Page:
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UT Southwestern researchers discover critical protein for common bone growth disorder

Preventive treatments for traumatic heterotopic ossification may already exist, scientists say

DALLAS – April 18, 2023 – A team led by UT Southwestern Medical Center researchers has discovered a protein that appears to be pivotal for traumatic heterotopic ossification (HO), a condition in which bone forms in muscles, tendons, and other soft tissues after traumatic injury or surgery. The findings, published in Science Advances, could yield new ways to prevent this common complication, the researchers say.

Chase A. Pagani
Chase A. Pagani, a UT Southwestern M.D./Ph.D. student in the Levi laboratory, co-led the study with Dr. Levi.
Benjamin Levi, M.D.
Benjamin Levi, M.D., is Chief of the Division of Burn, Trauma, Acute, and Critical Care Surgery and is a member of the Children’s Medical Center Research Institute at UT Southwestern.

“Right now, we have no ways to prevent HO from occurring, which can cause significant impairments in quality of life. For example, it can alter patients’ range of motion, producing chronic pain, and affect the ability of amputees to fit into prostheses,” said Benjamin Levi, M.D., Associate Professor of Surgery and Plastic Surgery, and Chief of the Division of Burn, Trauma, Acute, and Critical Care Surgery at UT Southwestern. “Hopefully, these new findings will lead to treatments that can stop this process from unfolding so patients never develop it.”

HO occurs when cells that serve as precursors to various tissues in the musculoskeletal system abnormally develop into bone and/or cartilage following surgery, such as joint replacement, or traumatic injuries, such as blast injuries of combat veterans, head injuries, burns, and joint dislocations. As many as 50% of patients who undergo total hip replacements develop HO, said Chase A. Pagani, a UT Southwestern M.D./Ph.D. student in the Levi lab who co-led the study with Dr. Levi.  

Despite the high frequency of HO, Mr. Pagani explained, little is known about how or why it develops. After observing that it frequently occurs around joints, members of the Levi lab conducted earlier research showing that immobilizing joints in animal models with this condition significantly reduced bone formation by preventing collagen fibers surrounding the injury from aligning. Although these findings suggested HO occurs from an interaction between the precursor cells and collagen, the underlying molecular mechanism remained a mystery.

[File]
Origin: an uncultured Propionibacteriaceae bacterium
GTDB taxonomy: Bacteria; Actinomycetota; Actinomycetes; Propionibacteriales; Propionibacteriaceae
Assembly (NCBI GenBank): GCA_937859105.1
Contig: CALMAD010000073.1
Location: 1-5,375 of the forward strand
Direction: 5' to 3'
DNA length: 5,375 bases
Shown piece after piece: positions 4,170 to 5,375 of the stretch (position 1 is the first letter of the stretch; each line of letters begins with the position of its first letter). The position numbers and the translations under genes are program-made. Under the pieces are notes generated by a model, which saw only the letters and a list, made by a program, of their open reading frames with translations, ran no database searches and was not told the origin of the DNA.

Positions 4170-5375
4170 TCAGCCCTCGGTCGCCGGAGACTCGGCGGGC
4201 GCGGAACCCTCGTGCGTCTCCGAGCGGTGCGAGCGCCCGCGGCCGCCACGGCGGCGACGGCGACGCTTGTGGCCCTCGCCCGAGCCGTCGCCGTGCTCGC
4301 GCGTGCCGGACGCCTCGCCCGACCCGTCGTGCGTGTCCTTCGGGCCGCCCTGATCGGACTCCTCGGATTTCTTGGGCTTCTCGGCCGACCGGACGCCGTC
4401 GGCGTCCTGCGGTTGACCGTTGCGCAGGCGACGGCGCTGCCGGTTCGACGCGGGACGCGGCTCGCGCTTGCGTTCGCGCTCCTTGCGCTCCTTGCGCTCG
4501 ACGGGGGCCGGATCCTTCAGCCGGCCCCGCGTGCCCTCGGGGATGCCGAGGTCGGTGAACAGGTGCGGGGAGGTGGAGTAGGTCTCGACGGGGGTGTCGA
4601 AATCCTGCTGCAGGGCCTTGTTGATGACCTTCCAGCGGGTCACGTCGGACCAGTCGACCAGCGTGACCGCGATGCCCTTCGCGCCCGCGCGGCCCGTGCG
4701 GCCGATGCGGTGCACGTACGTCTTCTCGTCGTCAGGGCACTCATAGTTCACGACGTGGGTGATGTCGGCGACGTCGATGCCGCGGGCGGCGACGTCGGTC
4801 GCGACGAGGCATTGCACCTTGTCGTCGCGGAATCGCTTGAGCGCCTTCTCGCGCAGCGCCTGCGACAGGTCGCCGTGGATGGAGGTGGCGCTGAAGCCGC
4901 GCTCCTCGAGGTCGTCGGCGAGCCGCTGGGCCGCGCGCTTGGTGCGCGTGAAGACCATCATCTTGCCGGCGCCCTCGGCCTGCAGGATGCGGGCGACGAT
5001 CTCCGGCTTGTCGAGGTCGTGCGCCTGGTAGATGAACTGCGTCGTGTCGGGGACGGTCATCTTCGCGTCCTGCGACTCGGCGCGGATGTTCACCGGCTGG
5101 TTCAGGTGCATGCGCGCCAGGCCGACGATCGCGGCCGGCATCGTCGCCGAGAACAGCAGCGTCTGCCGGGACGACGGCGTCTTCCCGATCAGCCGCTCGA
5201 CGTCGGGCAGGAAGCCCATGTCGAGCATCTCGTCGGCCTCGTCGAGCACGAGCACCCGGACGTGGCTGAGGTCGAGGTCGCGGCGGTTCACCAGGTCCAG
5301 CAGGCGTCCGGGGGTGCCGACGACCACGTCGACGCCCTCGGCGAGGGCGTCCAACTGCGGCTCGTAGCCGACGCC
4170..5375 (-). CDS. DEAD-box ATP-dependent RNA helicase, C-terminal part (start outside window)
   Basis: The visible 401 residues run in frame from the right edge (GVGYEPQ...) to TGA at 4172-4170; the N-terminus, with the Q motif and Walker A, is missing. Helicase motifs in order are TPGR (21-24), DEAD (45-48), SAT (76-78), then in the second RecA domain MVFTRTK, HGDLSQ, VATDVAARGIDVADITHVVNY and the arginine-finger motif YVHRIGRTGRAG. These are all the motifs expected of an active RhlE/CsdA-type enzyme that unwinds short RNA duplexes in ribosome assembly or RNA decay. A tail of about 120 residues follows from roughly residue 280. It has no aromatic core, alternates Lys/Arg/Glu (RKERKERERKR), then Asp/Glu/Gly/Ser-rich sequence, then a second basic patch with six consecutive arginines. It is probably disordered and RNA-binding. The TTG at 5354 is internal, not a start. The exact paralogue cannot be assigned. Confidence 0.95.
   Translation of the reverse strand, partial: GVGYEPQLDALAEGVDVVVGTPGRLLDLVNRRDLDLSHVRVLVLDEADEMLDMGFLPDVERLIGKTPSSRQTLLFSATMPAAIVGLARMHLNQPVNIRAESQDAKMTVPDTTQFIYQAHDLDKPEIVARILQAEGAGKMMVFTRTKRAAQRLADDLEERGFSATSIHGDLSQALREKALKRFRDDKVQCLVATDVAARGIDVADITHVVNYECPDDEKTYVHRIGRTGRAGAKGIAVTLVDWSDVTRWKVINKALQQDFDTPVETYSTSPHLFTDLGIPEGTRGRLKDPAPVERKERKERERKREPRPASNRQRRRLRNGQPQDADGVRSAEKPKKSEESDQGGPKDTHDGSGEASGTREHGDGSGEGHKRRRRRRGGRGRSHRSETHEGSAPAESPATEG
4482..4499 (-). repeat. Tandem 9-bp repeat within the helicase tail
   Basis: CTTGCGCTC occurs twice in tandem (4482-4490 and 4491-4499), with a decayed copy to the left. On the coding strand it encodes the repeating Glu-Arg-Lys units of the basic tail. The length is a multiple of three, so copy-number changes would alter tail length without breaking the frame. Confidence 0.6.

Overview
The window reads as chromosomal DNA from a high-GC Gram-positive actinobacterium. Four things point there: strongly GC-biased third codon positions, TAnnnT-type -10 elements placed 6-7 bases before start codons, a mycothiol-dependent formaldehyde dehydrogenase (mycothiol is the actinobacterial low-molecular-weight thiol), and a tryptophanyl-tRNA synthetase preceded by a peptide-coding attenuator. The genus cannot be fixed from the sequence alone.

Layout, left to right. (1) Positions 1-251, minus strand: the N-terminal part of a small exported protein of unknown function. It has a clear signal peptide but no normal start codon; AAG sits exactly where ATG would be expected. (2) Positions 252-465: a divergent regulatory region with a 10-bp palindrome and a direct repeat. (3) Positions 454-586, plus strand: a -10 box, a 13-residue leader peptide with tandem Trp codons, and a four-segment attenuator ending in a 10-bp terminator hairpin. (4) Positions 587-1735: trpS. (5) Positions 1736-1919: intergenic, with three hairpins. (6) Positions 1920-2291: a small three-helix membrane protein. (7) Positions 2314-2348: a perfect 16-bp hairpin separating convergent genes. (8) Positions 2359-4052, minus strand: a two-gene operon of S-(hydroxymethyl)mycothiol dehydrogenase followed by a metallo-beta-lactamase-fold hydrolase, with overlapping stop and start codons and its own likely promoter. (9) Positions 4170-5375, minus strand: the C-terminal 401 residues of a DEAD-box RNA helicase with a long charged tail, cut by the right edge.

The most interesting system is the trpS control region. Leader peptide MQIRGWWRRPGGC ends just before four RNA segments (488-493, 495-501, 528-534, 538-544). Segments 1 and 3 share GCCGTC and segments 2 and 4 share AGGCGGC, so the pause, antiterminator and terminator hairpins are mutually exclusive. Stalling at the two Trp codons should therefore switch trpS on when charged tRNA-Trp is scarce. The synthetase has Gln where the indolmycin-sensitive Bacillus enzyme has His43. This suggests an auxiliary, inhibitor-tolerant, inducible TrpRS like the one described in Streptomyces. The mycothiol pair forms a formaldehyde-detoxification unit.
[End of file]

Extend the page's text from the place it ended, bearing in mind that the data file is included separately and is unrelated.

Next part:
A micro-computed tomography image
A micro-computed tomography image shows mouse calcaneus heterotopic ossification (orange) and Achilles tendon heterotopic ossification (green) nine weeks after Achilles tendon injury.

To better understand HO, Dr. Levi, Mr. Pagani, and their colleagues collected cells from the Achilles tendons of lab mice before induction of HO, then one and three weeks after induction. When they examined the cells’ gene activity, they homed in on a gene called Ddr2, which produces a protein known as discoidin domain receptor 2 (DDR2). This protein, which lies on the surfaces of cells, binds collagen and has been linked to bone and cartilage formation.

When the researchers deleted DDR2 by genetic techniques or inactivated it by treating the mice with a drug, HO formation lessened significantly. A closer look at the collagen surrounding the HO showed that removing this protein prevented collagen fibers from aligning, much like immobilizing joints had in the previous study.

These results show that DDR2 is a crucial player for traumatic HO, Dr. Levi said. The drug used to suppress this protein in the study is FDA-approved to treat cancer, and other drugs in development could offer more specific DDR2 targeting – suggesting that an effective HO prevention and/or treatment may already exist.  

Dr. Levi holds the Dr. Lee Hudson-Robert R. Penn Chair in Surgery. He is also a member of the Children’s Medical Center Research Institute at UT Southwestern and the Charles and Jane Pak Center for Mineral Metabolism and Clinical Research.

Other UTSW researchers who contributed to this study include Alec C. Bancroft, Robert J. Tower, Nicholas Livingston, Yuxiao Sun, Jonathan Y. Hong, Johanna H. Nunez, Jessica Marie R. Medrano, Benjamin A. Nanes, and Kevin M. Dean.

This study was funded by the Department of Defense Congressionally Directed Medical Research Programs (W81XWH-20-1-0571), Dermatology Foundation, National Institutes of Health (R01AR078324, R01AR071379, T32AR065969, 1R01DK127589, 1R21HD105189, 5P30CA142543, U54CA26CA268072, R01DE029465), Ruth L. Kirschstein Institutional National Research Service Award Postdoctoral Fellowship (T32-CA009672), and UTSW-UNC Center for Cell Signaling Analysis (1 RM1 GM 145399).

About UT Southwestern Medical Center  

UT Southwestern, one of the nation’s premier academic medical centers, integrates pioneering biomedical research with exceptional clinical care and education. The institution’s faculty has received six Nobel Prizes, and includes 24 members of the National Academy of Sciences, 18 members of the National Academy of Medicine, and 14 Howard Hughes Medical Institute Investigators. The full-time faculty of more than 2,900 is responsible for groundbreaking medical advances and is committed to translating science-driven research quickly to new clinical treatments. UT Southwestern physicians provide care in more than 80 specialties to more than 100,000 hospitalized patients, more than 360,000 emergency room cases, and oversee nearly 4 million outpatient visits a year.